SURF CULTURE: William Finnegan Talks About His Pulitzer Prize-Winning Ultimate Summer Read

SURF CULTURE: William Finnegan Talks About His Pulitzer Prize-Winning Ultimate Summer Read

The beach is open, which means it’s time to make up your all-important Summer Reading List before you head “DTS.”

Journalist William Finnegan has you covered, with his memoir, Barbarian Days: A Surfing Life (Penguin Press). Fresh off earning the Pulitzer Prize, Finnegan’s autobiographical recount of his recreational obsession offers a truly cerebral look at surf culture that transcends the sport itself.

Currently on tour in support of the book, Finnegan will be appearing at Hoboken’s Little City Books on June 9th to discuss Barbarian Days. He was kind enough to chat with hMAG Editor/Publisher Christopher M. Halleron about the ebbs and flows of surfing life…

hMAG: One of my favorite lines from Apocalypse Now is when Col. Kilgore (Robert Duvall) barks at his junior officer, “What the hell do you know about surfing, Major—you’re from goddamned New Jersey?!?” While that line has always cracked me up, I do bristle a bit, having learned what little I know about surfing “down the shore” in Spring Lake. Have you ever surfed the Garden State?

William Finnegan: Yes. I surf in New Jersey a lot. West winds light up the whole Shore, and those are not uncommon. South and southeast swells, which tend to arrive pretty regularly from late fall to early spring, produce shockingly good waves if you know where to go. Col. Kilgore had no idea what he was talking about. Jersey is also full of good surfers, who are remarkably pleasant when dudes from New York paddle out at their local spots. I grew up in California and Hawaii, and I often think, at certain jetties on certain winter days in Jersey, that, if waves of the same quality were to break anywhere near Los Angeles, there would be 100 people in the water. I’ve seen magic days in Jersey with three guys out. Of course, it’s freezing and the water is usually brown.

hMAG: As a relative outsider to the sport, I get the sense that there is an elitism to surfing. Much like skiers tend to denigrate anything east of the Rockies, is there anything to the contempt for East Coast surfing?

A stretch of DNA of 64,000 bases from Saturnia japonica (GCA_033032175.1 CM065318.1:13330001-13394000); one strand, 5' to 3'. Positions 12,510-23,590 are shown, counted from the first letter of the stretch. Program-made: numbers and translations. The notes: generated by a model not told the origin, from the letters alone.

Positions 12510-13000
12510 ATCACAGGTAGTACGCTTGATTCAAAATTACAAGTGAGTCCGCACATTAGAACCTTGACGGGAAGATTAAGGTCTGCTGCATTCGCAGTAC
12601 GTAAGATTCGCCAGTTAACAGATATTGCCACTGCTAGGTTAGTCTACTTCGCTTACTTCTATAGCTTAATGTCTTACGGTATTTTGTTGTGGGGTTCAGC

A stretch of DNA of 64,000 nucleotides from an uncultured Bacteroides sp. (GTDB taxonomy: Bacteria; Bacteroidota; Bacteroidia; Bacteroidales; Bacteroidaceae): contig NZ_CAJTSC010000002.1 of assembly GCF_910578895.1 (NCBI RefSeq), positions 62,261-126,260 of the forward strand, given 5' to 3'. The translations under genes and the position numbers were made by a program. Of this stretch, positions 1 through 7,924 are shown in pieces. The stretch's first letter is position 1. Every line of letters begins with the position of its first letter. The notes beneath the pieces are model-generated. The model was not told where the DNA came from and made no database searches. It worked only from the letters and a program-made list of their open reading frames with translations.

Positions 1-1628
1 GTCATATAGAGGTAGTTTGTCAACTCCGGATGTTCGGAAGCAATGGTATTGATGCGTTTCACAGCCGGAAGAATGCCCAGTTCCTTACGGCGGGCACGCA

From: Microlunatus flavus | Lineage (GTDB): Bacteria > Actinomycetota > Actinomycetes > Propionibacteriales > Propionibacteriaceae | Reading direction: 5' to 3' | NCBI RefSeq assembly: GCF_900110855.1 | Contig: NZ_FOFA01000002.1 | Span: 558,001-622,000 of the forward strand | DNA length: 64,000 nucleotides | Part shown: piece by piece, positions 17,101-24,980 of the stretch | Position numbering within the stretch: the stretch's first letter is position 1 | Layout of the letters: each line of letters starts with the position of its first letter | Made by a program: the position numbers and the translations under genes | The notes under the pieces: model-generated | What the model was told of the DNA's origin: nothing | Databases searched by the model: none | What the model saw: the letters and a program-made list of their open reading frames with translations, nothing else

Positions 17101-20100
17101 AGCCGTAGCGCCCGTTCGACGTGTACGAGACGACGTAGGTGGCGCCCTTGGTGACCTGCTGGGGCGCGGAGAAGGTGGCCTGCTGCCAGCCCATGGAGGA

WF: That regional contempt was common in the Dark Ages, which is when I grew up—the 1960s and 1970s. But then the East Coast produced so many good surfers, including Kelly Slater, who is the greatest surfer in history, that the snootiness pretty much went away. Slater is from Cocoa Beach, Florida, and he’s been the consensus best surfer in the world for the past 25 years. Lots of other top pros have also come out of Florida, North Carolina, New Jersey, and Long Island.

9780143109396hMAG: You’ve traveled a lot as a journalist. Do you look at an assignment and immediately envision the nearest surfing opportunity, or is it something you prefer to enjoy in a select few environs?

WF: Some assignments give me a chance to take surf breaks. Most don’t, alas. I got lucky a couple of years ago in Australia, where I was profiling a mining mogul in the West; also, a couple of years before that in Madagascar, where I was writing about endangered tortoises and stumbled on good waves. Sometimes I’m near good surf but can’t get to it. I’ve done a series of long New Yorker pieces on organized crime in Mexico where the reporting has occasionally taken me near terrific spots, but I was either too busy or the situation was too insecure for me to surf. I go to Mexico TO surf at least once a year, but always to less dangerous parts of the coast.

hMAG: Where’s the most pristine, spiritually moving spot you’ve surfed?

WF: I’ve ridden great empty waves in western Fiji and in western Indonesia. Those were peak experiences, and I write about them in the book. Both of those spots later became famous, unfortunately, and are now crowded. They’re still magnificent waves, of course, but it’s a dogfight in the water. Surf spots change, sometimes by natural agency (storms, earthquakes, sand flow changes), sometimes by human agency (development, dredging, overcrowding).

hMAG: Where’s the shadiest, saddest place you’ve surfed?

WF: Probably a pointbreak in El Salvador during the civil war there. It was a terrific wave but a terrible war. Death squads were active in the area and I had seen a young colleague killed a few days before.

hMAG: You’re a writer who has achieved writing’s highest recognition by writing about what it is you do when you’re not writing… that has to make you chuckle a bit. How does it feel to earn a Pulitzer covering your recreational passion?

WF: Strange! I’ve written a bunch of serious journalistic books, and here a memoir about my hobby wins the big enchilada.

hMAG: Are you ever worried—particularly now—that surfing will become a job?

WF: Nope.


William Finnegan will be appearing at Little City Books (100 Bloomfield Street, Hoboken) on Thursday, June 9th at 7:30 p.m.—plenty of time to stop by Little City and grab the book, so you can enjoy it on the beach before he comes to town.

Padang 6 Nov 2015


Authored by: hMAG